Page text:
Democratic legislators, school officials and community members in Maryland are searching for a solution for a group of ambitious Montgomery County high school students who are unexpected victims of the Maryland Dream Act.
Under the law, which took effect Jan. 1, nearly 80 Montgomery County high school students who have been getting a jump start on their higher education by taking courses at Montgomery College now will need to prove their U.S. citizenship to pay the in-county tuition rate.
The Maryland Dream Act allows students who are not citizens to pay in-state tuition rates for Maryland universities. They must have graduated from Maryland public high schools, and their families must have filed income tax returns in Maryland for three years.
Some say not including current high school students in the law was an oversight, and the law should be changed accordingly, but opponents of the law say adding these students would change the original intent of the law and expand its reach even further.
Immigrant-rights group CASA of Maryland, supporters of the law, believes it was an unintended consequence, and the group is committed to finding a solution, said Kim Propeack, the group’s political director.
“We are hoping that we can fix the problem that impacts a small but meaningful population of the county,” Propeack said.
The Montgomery high school students were not previously required to provide full documentation under Montgomery College’s tuition policy to receive in-county tuition rate, said Elizabeth Homan, college spokeswoman.
The law, passed by the General Assembly in 2011 and upheld by voters in a November referendum, now sets the tuition rate for undocumented students who qualify, she said.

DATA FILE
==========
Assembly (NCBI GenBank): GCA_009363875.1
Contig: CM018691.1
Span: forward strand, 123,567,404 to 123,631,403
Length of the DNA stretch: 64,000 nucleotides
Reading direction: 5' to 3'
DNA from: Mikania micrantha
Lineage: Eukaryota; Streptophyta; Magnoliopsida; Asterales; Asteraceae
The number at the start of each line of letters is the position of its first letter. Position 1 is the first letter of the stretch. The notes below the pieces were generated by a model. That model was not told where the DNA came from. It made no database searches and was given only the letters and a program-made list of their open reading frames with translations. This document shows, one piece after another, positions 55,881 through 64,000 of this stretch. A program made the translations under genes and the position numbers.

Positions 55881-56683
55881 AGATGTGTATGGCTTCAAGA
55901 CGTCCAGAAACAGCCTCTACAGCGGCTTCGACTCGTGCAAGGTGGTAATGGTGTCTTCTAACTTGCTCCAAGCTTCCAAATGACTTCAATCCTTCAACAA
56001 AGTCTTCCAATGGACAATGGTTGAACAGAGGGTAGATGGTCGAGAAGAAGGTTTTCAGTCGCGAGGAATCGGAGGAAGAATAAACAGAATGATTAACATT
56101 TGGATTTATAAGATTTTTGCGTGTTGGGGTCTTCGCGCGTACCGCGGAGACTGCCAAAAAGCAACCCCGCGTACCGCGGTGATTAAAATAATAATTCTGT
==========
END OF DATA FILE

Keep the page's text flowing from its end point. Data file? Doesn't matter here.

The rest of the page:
Montgomery College has sent letters to the students it knows will need to update their documentation under the law. All community colleges statewide are grappling with how to deal with the issue, said Jody Kallis, legislative liaison of the Maryland Association of Community Colleges. The colleges might or might not have been requiring full documentation to provide their high school students with the in-county rate, Kallis said.
If the Montgomery College students do not provide updated information about their citizenship and visa status, their tuition will increase from the in-county rate of $112 per credit hour to the out-of-state rate of $314 per credit hour, not including fees.
Del. Anne R. Kaiser (D-Dist. 14) of Burtonsville said she is not sure if dually enrolled students were discussed during the drafting of the law in 2011.
Regardless, she said Tuesday, she will introduce legislation during this year’s General Assembly session to include the “dual enrollees” in the law.
Kaiser said she realizes asking for a change to the law now might not be a popular decision.
It took supporters five years to bring legislators and the public to enact the law, Propeack said.
“I definitely have a concern there,” Kaiser said. “But I think the citizens of Maryland could not have given a much stronger yes on this proposal.”
In November, 58.9 percent of voters supported the law.
Kaiser said she thinks many of her legislative opponents might be more willing to support the law now that they have seen their jurisdictions’ support.
In 2011, 19 of the 46 votes in the Maryland Senate and 65 of the 139 votes in the House of Delegates were against the law.
Opponents have argued the Dream Act will cost the state millions, and spaces in community colleges would be taken from legal Maryland residents to accommodate the undocumented students.
Advocates for the law sold the bill on the basis that the benefit of subsidized tuition would apply only to those who met requirements, such as the graduation requirement, Del. Steven Schuh (R-Dist. 31) of Gibson Island said.